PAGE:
While large law firms make strides in increasing gender diversity amongst their ranks, a recent study found that women still lag significantly behind their male counterparts in certain key Big Law practice areas.
The study by ALM Intelligence (ALI) titled “ Where Do We Go From Here? Big Law’s Struggle With Recruiting and Retaining Female Talent” found that among women working at Am Law 200 firms, niche practice groups, such as education, family law, health care, immigration and labor and employment were those with the greatest proportion of women.
Other areas in Big Law like banking, corporate and litigation had the lowest number of female lawyers, according to the study. The ALI analysis also found that female talent is underrepresented in states with large law school talents pools.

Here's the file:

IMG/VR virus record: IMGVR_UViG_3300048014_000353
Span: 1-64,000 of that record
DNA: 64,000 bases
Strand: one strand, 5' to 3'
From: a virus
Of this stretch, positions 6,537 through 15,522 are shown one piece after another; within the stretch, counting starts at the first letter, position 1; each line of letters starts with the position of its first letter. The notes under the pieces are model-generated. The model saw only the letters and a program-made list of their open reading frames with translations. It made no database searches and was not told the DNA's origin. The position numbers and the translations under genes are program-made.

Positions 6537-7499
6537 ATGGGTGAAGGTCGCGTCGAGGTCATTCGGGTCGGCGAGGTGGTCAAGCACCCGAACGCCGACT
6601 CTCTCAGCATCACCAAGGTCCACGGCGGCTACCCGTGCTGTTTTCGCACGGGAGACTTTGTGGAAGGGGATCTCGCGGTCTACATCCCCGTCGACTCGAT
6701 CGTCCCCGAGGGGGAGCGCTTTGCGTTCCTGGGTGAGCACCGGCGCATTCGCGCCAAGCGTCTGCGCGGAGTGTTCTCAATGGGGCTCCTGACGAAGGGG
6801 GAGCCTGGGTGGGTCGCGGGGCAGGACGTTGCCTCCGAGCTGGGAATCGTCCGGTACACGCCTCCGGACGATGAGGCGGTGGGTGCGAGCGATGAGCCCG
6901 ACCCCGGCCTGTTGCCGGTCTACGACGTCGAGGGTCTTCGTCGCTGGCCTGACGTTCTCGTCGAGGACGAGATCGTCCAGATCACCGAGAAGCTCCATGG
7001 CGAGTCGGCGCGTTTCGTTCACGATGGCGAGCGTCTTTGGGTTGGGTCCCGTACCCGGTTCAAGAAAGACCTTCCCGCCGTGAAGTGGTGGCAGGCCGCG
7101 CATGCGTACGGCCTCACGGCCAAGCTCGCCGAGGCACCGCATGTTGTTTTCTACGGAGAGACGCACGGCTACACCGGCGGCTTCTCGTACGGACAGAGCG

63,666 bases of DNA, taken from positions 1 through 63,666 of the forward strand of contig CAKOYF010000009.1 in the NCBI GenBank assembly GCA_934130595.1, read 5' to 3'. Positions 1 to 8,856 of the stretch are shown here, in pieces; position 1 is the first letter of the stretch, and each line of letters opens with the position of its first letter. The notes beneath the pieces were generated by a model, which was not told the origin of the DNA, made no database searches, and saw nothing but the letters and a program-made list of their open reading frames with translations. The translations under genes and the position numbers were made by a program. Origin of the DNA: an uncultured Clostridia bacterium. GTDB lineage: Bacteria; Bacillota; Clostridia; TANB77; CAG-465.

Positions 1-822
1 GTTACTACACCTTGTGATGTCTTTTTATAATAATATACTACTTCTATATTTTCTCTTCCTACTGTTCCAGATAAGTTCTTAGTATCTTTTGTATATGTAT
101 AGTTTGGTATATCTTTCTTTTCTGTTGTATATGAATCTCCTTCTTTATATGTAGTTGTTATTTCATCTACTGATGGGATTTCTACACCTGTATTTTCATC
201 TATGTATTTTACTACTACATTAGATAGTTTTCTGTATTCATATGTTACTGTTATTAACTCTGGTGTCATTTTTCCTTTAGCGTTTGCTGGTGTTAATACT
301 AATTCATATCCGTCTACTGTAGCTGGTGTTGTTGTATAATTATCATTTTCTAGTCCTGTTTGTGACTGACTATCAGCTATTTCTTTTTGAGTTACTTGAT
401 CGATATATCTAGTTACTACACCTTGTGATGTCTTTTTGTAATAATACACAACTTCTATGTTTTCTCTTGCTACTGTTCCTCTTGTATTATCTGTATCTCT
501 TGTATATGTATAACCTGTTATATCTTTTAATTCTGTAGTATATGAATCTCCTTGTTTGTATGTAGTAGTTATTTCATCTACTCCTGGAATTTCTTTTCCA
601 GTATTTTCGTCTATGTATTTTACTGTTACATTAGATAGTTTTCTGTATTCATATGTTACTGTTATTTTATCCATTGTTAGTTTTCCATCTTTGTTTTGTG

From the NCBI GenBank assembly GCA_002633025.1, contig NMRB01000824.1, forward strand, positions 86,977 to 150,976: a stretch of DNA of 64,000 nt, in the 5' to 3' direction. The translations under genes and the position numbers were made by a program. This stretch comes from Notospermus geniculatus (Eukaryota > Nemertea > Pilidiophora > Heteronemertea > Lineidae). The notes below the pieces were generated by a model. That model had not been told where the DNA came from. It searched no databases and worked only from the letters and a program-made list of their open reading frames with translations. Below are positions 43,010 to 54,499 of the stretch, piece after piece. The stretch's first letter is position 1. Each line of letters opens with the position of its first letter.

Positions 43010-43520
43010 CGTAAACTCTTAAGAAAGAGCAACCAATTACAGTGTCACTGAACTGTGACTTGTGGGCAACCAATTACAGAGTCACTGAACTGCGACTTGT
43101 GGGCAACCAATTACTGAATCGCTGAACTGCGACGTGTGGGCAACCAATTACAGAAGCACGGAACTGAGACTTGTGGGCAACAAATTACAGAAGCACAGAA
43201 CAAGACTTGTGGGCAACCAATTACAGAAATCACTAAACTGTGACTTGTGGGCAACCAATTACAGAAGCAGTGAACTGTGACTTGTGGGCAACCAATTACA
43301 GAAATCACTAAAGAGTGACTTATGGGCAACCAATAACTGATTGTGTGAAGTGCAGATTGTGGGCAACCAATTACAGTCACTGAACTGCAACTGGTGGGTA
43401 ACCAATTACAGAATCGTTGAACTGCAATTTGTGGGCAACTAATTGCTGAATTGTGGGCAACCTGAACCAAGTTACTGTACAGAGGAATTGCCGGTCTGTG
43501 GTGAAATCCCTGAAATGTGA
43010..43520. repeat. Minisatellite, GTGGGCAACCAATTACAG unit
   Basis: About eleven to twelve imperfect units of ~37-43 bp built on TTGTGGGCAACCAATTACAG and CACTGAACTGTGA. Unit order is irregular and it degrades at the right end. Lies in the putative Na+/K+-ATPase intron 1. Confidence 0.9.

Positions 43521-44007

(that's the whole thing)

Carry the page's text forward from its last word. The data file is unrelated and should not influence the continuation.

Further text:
“I think attorneys go into those niches practices perhaps because they believe there will be more flexibility in their hours,” said Jacquelyn Knight, a legal recruiter at Major, Lindsey & Africa in New York. “[And] they have more control over the hours unlike a M&A or a finance deal that has to be worked on all weekend because [of] a deal."